Walking home that nightOctober 16th, 1989. So many people who came to the opening of Squonk!! are no longer with us and that's the saddest part of having an anniversary like this...
The sack across my back, the sound of sobbing on my shoulder.
When suddenly it stopped,
I opened up the sack, all that I had
A pool of bubbles and tears - Just a pool of tears.
It was a song written by mssrs Collins, Rutherford, Banks and Hackett in 1975. It opened the Trick of the Tail album, the first post-Gabriel. It isn't even my favourite track on the album, yet in the face of having to call my greatest business venture 'The Comics Hall', this left field suggestion was always going to be a winner.
Comic books and Genesis were the two things of my youth. I even attempted to launch a prog fanzine off the back of my comics fanzine, back in the 1970s, called Squonk Images. So when I mentioned this, everyone in the room seemed to think this was the perfect name for a comics shop; and I know I'm biased, but I still think it's in the Top One of comic shop names, even today...
Squonk!! (the exclamation marks were important and caused the bank all kinds of problems printing my cheque books) was a very half-arsed retail venture. I have to be honest, because with hindsight, I'm amazed I didn't die of embarrassment; it was as slick as a penny farthing and looked like it had been conceived, built and painted by a group of intellectually challenged goldfish.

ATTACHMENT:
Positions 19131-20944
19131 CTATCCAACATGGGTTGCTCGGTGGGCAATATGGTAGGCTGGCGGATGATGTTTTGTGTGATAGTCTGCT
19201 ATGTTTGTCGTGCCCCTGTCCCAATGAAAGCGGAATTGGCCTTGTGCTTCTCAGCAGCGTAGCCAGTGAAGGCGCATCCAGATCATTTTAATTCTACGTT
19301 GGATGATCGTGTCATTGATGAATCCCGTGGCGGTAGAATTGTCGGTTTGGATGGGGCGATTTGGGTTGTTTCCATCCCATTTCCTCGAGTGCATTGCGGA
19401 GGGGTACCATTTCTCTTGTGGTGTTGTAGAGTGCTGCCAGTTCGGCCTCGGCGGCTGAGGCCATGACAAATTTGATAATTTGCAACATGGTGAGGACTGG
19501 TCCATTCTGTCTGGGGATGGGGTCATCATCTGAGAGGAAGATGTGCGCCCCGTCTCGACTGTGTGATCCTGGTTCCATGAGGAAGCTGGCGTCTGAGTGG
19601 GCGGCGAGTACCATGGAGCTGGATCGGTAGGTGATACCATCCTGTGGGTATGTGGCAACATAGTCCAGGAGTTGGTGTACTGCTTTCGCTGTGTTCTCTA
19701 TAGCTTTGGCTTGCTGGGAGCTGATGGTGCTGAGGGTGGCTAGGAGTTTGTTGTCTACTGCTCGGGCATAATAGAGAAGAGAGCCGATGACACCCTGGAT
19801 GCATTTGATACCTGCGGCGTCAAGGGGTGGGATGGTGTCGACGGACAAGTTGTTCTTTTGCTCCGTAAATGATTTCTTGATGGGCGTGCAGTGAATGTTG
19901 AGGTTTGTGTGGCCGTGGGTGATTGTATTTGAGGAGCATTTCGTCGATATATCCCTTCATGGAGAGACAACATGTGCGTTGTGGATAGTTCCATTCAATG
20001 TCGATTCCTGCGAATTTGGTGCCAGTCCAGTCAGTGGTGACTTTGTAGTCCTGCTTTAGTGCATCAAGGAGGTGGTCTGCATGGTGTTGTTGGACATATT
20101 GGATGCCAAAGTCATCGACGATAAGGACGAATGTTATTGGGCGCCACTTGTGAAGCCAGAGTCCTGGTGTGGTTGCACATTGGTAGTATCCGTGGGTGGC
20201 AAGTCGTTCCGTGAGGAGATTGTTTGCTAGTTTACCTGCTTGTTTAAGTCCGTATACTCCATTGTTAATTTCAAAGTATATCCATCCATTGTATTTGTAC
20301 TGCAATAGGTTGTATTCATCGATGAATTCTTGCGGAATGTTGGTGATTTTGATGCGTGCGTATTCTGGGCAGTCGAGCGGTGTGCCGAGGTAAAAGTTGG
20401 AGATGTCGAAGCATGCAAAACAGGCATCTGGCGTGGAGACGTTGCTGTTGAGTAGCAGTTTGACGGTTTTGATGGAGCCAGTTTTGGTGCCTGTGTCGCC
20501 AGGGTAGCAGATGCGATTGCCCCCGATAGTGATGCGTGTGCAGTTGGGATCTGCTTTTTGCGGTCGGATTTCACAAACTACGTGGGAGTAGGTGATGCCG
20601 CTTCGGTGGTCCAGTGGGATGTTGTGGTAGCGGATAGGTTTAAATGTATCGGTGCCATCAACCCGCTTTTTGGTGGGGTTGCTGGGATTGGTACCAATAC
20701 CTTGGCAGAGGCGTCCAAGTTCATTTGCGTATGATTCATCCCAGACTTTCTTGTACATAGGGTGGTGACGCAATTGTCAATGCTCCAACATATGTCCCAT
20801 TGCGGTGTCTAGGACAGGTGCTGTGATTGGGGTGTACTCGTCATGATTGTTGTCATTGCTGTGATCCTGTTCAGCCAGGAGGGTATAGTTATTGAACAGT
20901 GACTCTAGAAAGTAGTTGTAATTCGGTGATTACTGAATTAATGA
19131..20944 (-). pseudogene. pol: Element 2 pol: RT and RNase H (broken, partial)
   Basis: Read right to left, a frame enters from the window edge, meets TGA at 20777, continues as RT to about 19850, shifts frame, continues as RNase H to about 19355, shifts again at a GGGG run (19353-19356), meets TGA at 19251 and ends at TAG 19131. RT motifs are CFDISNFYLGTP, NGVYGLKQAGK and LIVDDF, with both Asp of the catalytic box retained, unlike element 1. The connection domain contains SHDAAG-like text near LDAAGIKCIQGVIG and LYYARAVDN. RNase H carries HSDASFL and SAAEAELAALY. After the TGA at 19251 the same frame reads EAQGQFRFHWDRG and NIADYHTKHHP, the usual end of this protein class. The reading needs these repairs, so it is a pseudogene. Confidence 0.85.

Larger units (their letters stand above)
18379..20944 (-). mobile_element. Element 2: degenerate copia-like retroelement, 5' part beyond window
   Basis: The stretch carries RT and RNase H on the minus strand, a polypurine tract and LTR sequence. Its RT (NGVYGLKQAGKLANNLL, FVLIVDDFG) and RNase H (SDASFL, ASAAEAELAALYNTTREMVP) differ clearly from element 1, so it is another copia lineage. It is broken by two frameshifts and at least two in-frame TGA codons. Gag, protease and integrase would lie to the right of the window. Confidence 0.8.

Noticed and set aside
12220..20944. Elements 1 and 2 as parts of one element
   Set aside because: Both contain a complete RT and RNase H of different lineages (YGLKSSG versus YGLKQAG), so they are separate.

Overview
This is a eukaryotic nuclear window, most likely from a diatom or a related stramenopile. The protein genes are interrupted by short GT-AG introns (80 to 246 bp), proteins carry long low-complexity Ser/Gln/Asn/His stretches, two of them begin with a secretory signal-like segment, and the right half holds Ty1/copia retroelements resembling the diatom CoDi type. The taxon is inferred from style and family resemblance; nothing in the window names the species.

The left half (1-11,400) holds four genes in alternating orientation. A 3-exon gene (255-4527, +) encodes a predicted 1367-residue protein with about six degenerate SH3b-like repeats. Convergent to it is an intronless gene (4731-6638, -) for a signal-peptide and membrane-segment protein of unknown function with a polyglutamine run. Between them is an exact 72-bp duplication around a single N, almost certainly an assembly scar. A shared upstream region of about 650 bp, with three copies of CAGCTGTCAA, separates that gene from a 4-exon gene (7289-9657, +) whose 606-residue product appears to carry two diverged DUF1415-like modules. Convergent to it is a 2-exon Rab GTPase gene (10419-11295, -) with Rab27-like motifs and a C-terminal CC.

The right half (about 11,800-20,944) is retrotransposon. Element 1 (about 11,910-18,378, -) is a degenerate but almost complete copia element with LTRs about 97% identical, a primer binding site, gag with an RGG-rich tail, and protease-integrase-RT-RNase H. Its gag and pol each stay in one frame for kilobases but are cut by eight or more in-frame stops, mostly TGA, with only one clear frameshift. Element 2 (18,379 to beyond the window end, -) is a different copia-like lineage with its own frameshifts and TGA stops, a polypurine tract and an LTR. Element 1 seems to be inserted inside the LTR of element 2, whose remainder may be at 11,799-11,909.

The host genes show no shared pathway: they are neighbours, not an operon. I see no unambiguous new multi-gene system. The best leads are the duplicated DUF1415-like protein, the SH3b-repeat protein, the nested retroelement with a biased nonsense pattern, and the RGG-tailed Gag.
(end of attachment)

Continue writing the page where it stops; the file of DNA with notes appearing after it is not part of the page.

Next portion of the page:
I took £317.58 on the opening day (I still have all my takings books) and for the first time in my life felt as though I was in charge of my own destiny. That day began with a song called 'Big New Beginning' by The Big Dish and the first customer didn't walk through the door until 11.12am.
I had little or no idea how to run a shop and I made huge swathes of mistakes during the first 12 months and yet, miraculously I managed to stay on top of things, despite interest rates going through the roof and me struggling to stock much else other than comics. Comics were still very much big business in 1990 and I was approached by an investor, who, at the time was buying into a viable business, but by the time he was £8k lighter in his pocket, his stake was worth about half of that. My second business partner bought out my first and let me run the business the way I'd begun to learn how and by March 1991 it was in the black.
Suddenly, I had a small success on my hands. The bank was no longer a worry; I'd saved a couple of hundred quid in monthly bank charges and suddenly the black figures were growing larger. It was a glorious 6 weeks and then the shit hit the fan. Wellingborough Council, bless their hearts, decided to shut the street Squonk!! was situated on; the dramatic loss in passing trade was quite astonishing. By 1991, I needed to take £1100 a week to pay my bills, myself and keep the bank balance stable, anything more than that - woohoo - anything less, then time begins to run out.